The Gefter-Press is sited on a twelve-acre property accessed by crossing a quarter mile expanse of farming fields before passing into a forested site. The slow approach to the house is the initial phase of movement that instigates the organization of movement and time in the building. A series of planar organizations, the pictorial depth of the approach and view through the house, is counter to the shallow spaces and movements of the interior where the buildings is as narrow as ten feet.
The programming of the building is coordinated with the visual depth—social relations are coordinated by floor heights, relations to grade (above, at or below grade) and diagonal vistas though the house and across the courtyard. The buildings structural glazing system—nine by fourteen foot wide insulated glazing units—allows a gaze to pass through the private as well as public spaces. The glazing has two details: it is either flush with the building volume and projected inboard of the structural framing (on the east/west elevations) or six inches outboard of the structural framing (on the north/south elevations). The sills are recessed two inches below floor level. The effect it to project the interior margins of the building volume outward and to asymptotically flatten the exterior view against the interior surfaces—the background is elastically pulled to the foreground and the sense of a middle-ground is diminished. The interior is precisely defined but also it dissolves into the extended spaces and clearings in the forest. Vision is immediate and close and also distant. The simultaneity brings the space of the forest into the immediate circumstances of private life. The house can be opened to form a single volume: the two bedrooms open with interior sliding doors that match the glazing systems and form two oculus opening: when approaching the house they form a binocular effect that bifurcates the singular vantage of the house. The minor dimensions of a relatively small building cross a threshold opening to the wider field of the site.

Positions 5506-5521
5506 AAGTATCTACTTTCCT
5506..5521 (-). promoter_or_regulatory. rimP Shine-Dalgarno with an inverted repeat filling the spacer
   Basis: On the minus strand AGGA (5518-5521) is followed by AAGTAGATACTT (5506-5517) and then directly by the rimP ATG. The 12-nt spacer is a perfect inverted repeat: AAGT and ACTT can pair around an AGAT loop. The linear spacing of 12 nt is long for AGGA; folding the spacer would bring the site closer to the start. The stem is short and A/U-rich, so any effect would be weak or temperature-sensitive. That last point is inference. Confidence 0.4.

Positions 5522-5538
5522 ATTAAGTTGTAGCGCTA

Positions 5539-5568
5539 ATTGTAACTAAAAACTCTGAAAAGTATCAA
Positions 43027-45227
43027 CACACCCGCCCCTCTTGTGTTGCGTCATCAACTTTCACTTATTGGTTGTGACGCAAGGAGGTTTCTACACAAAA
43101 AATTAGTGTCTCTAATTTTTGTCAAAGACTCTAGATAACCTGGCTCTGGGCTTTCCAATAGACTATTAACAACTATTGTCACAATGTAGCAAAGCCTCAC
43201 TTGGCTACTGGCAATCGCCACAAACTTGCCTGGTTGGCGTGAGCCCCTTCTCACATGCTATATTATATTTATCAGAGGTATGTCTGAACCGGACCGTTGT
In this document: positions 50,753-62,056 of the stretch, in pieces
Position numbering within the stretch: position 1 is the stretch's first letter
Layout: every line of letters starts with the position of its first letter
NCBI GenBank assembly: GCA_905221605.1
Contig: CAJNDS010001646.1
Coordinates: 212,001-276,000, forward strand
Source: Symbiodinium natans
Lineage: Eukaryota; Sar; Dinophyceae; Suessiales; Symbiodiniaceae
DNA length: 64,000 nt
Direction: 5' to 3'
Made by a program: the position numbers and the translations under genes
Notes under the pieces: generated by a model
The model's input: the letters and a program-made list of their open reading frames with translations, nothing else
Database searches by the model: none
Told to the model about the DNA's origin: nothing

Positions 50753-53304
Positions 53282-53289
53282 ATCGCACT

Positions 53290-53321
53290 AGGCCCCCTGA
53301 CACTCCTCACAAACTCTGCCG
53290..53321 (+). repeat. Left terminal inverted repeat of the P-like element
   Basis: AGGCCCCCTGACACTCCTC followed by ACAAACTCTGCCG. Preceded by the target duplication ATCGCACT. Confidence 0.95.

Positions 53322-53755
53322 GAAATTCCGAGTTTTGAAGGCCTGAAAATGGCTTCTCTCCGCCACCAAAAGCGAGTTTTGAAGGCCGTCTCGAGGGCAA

Design Architect: Michael Bell Architecture
Project Team: Michael Bell, Thomas Long, Stephen O’Dell
Architect of Record: Stephen O’Dell
Structural Engineer: Nat Oppenheimer
Mechanical Engineer: Alteiri Sebor Wieber LLC
Photographs by Richard Barnes and Bilyana Dimitrova